Coast Guard crewmembers help A New Life – includes video

HOUSTON – Coast Guard crewmembers from Air Station Houston have been working to help repair the second story of a transitional home for veterans since late December.

One of the bedrooms in the home caught on fire three years ago due to old and faulty electrical wiring. The fire completely burned out the bedroom it started in, as well as damaging the only upstairs bathroom and the dining room area.

The owners of the building run a completely non-profit organization, so there was no money to repair the second floor of the home, forcing them down to only one room to provide for Veterans in need. It wasn’t until one of the owners visited Air Station Houston to ask for help through a Combined Federal Campaign charity donation that the Coast Guard members were even aware of the trouble they were in.

Lt. John Moran, a pilot at the air station, went to view the house and see the damage personally. When he returned to the air station he started getting other crewmembers together and they started to fix the house.

“I am thankful for the help I have gotten from my fellow ‘Coasties’,” said Moran. “Given the chance, we all do what we can to help; the challenge was to make the opporunity real, viable, and attainable.”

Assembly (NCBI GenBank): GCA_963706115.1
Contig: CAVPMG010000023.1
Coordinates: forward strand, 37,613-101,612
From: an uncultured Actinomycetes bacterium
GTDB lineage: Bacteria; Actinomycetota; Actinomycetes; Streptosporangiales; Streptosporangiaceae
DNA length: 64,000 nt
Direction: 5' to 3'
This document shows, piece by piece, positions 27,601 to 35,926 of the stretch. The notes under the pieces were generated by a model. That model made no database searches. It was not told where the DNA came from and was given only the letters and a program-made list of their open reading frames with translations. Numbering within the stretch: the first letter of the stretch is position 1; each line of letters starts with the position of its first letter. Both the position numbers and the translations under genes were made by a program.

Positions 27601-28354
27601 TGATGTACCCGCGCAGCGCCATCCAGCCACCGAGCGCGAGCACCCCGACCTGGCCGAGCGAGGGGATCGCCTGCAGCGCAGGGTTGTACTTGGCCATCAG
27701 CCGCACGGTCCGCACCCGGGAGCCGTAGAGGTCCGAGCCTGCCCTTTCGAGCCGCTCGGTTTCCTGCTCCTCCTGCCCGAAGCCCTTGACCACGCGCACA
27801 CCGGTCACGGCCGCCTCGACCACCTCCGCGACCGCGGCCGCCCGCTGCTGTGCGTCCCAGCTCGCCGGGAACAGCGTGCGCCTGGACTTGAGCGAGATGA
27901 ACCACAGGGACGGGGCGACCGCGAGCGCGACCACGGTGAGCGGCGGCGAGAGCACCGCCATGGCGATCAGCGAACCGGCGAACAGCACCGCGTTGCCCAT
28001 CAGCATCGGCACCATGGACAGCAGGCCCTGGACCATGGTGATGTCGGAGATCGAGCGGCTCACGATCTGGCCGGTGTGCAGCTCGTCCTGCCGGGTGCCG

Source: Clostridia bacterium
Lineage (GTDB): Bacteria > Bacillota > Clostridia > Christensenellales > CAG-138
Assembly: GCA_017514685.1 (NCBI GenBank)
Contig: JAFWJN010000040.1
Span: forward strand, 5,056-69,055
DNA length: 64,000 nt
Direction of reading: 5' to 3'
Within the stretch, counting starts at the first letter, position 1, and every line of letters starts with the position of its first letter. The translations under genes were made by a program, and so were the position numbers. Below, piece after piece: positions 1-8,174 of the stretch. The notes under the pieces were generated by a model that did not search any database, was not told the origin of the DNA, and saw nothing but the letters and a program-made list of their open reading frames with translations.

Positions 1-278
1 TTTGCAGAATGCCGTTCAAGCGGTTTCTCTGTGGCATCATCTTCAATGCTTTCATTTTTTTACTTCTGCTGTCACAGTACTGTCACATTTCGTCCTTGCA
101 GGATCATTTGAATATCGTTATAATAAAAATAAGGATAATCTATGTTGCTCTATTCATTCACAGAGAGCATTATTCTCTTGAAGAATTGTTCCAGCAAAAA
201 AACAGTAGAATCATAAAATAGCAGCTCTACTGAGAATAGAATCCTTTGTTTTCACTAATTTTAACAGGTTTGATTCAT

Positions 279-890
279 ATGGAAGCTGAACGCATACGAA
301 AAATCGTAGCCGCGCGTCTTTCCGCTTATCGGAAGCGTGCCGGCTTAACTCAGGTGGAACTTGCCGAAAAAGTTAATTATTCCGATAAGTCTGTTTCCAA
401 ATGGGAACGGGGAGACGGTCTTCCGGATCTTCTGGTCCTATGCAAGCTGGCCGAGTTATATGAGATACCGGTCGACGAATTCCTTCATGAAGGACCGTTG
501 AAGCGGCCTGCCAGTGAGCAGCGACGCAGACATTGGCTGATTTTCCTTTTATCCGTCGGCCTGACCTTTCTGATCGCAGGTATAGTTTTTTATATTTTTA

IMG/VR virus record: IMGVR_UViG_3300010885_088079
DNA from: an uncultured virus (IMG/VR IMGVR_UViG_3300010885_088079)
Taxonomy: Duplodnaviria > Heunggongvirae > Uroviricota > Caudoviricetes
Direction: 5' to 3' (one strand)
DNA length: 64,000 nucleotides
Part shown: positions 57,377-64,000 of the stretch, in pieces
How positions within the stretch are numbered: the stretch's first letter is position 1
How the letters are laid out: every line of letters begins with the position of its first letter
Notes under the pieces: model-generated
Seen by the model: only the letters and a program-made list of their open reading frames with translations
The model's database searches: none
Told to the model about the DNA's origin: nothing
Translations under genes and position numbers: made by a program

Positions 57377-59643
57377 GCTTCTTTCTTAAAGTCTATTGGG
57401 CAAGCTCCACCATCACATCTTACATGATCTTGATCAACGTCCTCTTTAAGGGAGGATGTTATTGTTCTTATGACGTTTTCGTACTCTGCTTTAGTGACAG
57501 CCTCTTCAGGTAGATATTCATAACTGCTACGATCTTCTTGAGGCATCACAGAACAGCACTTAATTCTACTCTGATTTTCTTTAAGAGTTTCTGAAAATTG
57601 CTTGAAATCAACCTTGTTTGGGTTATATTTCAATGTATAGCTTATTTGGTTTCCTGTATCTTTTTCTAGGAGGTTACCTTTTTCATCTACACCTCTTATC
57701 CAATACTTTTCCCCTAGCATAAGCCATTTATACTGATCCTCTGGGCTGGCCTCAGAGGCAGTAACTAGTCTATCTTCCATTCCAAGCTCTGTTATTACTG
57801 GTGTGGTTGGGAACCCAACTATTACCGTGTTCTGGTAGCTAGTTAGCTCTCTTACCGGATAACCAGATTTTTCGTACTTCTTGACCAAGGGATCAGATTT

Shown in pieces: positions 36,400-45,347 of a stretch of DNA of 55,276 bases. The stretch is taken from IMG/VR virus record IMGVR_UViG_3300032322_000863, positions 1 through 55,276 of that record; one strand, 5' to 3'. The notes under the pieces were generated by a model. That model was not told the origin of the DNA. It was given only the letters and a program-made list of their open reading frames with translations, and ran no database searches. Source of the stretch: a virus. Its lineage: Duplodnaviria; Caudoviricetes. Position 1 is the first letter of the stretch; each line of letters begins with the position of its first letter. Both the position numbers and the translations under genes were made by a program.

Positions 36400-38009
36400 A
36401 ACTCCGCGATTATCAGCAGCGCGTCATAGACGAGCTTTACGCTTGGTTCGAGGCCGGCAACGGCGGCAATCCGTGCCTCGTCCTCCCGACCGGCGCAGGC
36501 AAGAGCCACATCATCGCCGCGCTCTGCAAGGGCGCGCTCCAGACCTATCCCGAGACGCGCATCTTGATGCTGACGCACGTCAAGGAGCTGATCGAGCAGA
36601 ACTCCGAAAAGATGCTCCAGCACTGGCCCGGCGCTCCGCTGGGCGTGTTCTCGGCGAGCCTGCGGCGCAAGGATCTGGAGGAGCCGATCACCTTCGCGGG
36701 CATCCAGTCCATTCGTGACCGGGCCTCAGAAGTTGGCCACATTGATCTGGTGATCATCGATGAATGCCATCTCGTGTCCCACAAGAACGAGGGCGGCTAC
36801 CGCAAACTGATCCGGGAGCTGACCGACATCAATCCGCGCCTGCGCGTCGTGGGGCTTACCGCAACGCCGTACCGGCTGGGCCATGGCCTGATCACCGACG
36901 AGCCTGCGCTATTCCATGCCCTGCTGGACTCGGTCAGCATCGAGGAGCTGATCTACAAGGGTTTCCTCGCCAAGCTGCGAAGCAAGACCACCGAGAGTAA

The hardest part, said Moran, was finding the supplies. He personally went out to find someone willing and able to donate supplies for the reconstruction, and was finally able to get help from Habitat for Humanity.

“I’m extremely thankful for everything Habitat for Humanity has done for us,” said Moran. “They have given us a lot of supplies that really helped out. We’ve been able to get a lot done thanks to them.”

A crew of Coast Guard members has visited the house every weekend since Dec. 21, 2007, to work on the house, with some members coming up on their off time during the week as well. Every person working on the house comes during their own time, often right from work. Becuase of their efforts they have accomplished much.

Most of the old burned wood has been removed, and new, more energy efficient, windows have been framed and prepared. The debris has been removed, and a new floor plan prepared, to optimize the space and set three bedrooms and a communal bathroomon the second floor.

But new walls have not been put in place yet. The walls in place have been prepared, but there is no dry-wall available to put up. The roof is considered too dangerous for the untrained Coast Guard members to work on, and the plumbing still needs to be fixed.

But the Coast Guard members still return whenever possible to fix whatever little things they can.

“I’m happy to help the homeless veterans of Houston get back on their feet,” said Moran. “It’s a shame that we, as a whole, don’t take better care of our veterans.”

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